It is never a good idea to disobey chess principles. Although we live in modern days, where the powerful engines have taught us that in chess the principles or “rules” are not always mandatory, for a human it’s helpful to have an understandable guide on how to play the opening phase.
Therefore, the principles are useful, shortlist of to-do things. Fight for the center, develop your pieces and secure your king by castling. However, sometimes this can get you into trouble without even noticing it.
The main problem is that once you’ve castled you are first to show your cards and sometimes your opponent is able to begin an attack against your king, already committed to his new place. In this article, we will deal with this subject and next you will find explained examples of this theme.
The first example is one of my own games against the Grandmaster from Georgia Alexandre Dgebuadze. I didn’t play the opening particularly well and after just 10 moves we arrived in the following position:
Dgebuadze,A – Castellanos,R
Black to Play
Black is clearly under pressure.
The dark squares look potentially weak after the imminent trade of the dark-squared bishop. Certainly an important moment in the game. In the game black was naïve enough to think that castling would be fine, underestimating the chances of white for a direct attack along with the H-file.
See how quickly things turned bad for the second player here:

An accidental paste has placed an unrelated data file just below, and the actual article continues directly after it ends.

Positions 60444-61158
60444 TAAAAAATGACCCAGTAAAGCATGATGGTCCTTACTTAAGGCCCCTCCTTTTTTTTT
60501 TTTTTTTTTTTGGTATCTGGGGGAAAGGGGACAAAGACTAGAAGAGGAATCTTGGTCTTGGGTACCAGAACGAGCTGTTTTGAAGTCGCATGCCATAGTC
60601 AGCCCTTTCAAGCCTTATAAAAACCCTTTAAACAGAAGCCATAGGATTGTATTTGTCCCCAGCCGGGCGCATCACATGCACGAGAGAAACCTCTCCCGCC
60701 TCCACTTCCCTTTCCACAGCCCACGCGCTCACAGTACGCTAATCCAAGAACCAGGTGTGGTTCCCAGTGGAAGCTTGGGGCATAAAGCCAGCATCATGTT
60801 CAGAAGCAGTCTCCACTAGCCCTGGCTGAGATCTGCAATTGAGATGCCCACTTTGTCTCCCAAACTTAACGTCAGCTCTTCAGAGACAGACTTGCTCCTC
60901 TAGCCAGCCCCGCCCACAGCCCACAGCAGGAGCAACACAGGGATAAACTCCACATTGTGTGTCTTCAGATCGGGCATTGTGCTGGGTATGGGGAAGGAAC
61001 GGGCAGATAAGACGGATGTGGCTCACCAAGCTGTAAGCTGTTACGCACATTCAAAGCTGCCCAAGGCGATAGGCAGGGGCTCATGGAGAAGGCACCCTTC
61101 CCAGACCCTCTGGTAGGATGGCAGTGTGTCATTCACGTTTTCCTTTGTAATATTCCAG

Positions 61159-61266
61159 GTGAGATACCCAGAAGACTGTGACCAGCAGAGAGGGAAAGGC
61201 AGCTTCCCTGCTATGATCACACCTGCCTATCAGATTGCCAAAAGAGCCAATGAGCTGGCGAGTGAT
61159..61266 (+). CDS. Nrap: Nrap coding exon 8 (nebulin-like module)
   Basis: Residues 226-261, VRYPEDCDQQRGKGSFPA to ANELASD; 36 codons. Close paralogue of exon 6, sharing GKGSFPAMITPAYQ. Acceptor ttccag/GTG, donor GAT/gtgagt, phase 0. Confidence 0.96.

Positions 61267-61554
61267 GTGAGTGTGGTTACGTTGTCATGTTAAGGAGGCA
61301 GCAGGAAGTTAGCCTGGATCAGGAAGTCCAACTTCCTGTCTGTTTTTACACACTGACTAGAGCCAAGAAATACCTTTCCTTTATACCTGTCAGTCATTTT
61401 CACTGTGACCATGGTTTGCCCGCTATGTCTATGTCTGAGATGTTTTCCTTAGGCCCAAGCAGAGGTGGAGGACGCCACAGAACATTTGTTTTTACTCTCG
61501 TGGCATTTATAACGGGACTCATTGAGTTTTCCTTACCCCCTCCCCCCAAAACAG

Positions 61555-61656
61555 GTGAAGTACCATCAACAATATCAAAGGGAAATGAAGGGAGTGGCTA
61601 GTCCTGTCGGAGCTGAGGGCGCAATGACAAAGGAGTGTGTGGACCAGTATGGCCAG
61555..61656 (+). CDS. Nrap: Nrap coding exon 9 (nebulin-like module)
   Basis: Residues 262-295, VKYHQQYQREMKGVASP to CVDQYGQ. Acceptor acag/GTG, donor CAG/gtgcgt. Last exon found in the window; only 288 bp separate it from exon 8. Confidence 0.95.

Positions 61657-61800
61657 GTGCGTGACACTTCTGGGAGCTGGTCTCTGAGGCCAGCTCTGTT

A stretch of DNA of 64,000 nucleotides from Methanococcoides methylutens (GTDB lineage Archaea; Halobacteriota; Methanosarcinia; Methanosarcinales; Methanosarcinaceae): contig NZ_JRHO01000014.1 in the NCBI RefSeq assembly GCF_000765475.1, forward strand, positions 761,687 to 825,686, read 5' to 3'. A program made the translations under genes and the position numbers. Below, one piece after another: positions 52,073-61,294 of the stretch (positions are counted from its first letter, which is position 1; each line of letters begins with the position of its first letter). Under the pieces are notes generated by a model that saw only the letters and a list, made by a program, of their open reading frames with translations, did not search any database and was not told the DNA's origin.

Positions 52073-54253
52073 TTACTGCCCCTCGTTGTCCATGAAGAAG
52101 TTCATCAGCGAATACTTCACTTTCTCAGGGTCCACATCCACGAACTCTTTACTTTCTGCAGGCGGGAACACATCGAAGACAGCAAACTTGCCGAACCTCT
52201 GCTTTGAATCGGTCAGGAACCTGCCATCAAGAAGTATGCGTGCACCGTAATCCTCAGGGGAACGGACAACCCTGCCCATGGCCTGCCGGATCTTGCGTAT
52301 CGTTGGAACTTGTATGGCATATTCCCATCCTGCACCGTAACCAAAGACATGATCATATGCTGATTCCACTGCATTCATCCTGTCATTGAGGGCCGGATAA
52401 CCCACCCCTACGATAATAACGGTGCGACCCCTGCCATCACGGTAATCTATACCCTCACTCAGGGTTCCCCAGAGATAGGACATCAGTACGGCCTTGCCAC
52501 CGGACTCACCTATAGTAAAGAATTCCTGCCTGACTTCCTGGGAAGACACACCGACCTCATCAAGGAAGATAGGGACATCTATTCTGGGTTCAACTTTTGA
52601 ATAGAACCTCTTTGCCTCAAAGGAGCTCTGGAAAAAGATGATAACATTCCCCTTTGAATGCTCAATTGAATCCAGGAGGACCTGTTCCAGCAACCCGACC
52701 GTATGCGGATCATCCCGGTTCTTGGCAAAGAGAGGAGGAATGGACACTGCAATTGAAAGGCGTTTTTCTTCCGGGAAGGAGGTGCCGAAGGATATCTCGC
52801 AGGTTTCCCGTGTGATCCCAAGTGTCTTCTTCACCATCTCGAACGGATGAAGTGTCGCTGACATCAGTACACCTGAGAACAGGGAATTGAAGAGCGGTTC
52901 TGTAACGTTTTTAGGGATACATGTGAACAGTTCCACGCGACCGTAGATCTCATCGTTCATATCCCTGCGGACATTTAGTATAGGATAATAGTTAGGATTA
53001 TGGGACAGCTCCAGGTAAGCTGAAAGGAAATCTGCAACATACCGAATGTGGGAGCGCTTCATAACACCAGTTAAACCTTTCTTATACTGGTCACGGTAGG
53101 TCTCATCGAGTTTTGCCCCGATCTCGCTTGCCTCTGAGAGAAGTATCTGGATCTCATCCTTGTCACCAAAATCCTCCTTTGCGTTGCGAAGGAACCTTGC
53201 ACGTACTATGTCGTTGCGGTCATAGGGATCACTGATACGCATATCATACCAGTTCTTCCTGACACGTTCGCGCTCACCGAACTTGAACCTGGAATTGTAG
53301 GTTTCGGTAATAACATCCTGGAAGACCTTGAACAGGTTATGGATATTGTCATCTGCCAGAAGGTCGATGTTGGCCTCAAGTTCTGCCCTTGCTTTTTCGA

A common example of this theme is often seen in the London System after the moves:
1.d4 Nf6 2.Nf3 d5 3.Bf4 e6 4.e3 Be7 5.Nbd2 0-0?!
Bernstein, S – Stahlberg,G
Position after 5…0-0
In the diagram above black has just castled and although it is not a deadly mistake, it gives white excellent chances for an attack against the black king. It would have been better, to begin with, c5 or b6, Bb7 as in the game, but keeping the king in the center until white defines first what he is going to do with his own king.
A few moves later White had already developed a very dangerous attack and even though black could have put up better resistance, I do not recommend playing like this.
Position after 14.g4
See the full game here:
There is no general rule about this except that one has to be careful at the time we make such an important decision in the opening. Every position has its own characteristics and we must evaluate well the possible dangers when castling before our opponent does.
A great, instructive example played at top level happened between two strong Ukranian players, with Ruslan Ponomariov as white and Alexander Areschenko as black:
Ponomariov,R – Arechenko,A
Black to play
In the position of the diagram above black played 9…0-0N which was also a novelty at the time. Had white been an inexperienced player, he would have also castled and the game would have continued with another characteristic.
However, Ponomariov started to make improving moves, such as 10.Be3 and 11.a4, developing and restricting the opponent’s play. It may seem routine to the eye of the club player but Ponomariov had already noticed a powerful idea – the rupture with g3-g4 could be very dangerous for black.
Even if white loses a pawn, the H file open would provide more than enough play for this minimum investment. Ponomariov went on to win the game in brilliant fashion, see it here:
We hope you have enjoyed this article and learned more about the subtleties in the opening. Some decisions have no turn back. Feel free to share and comment!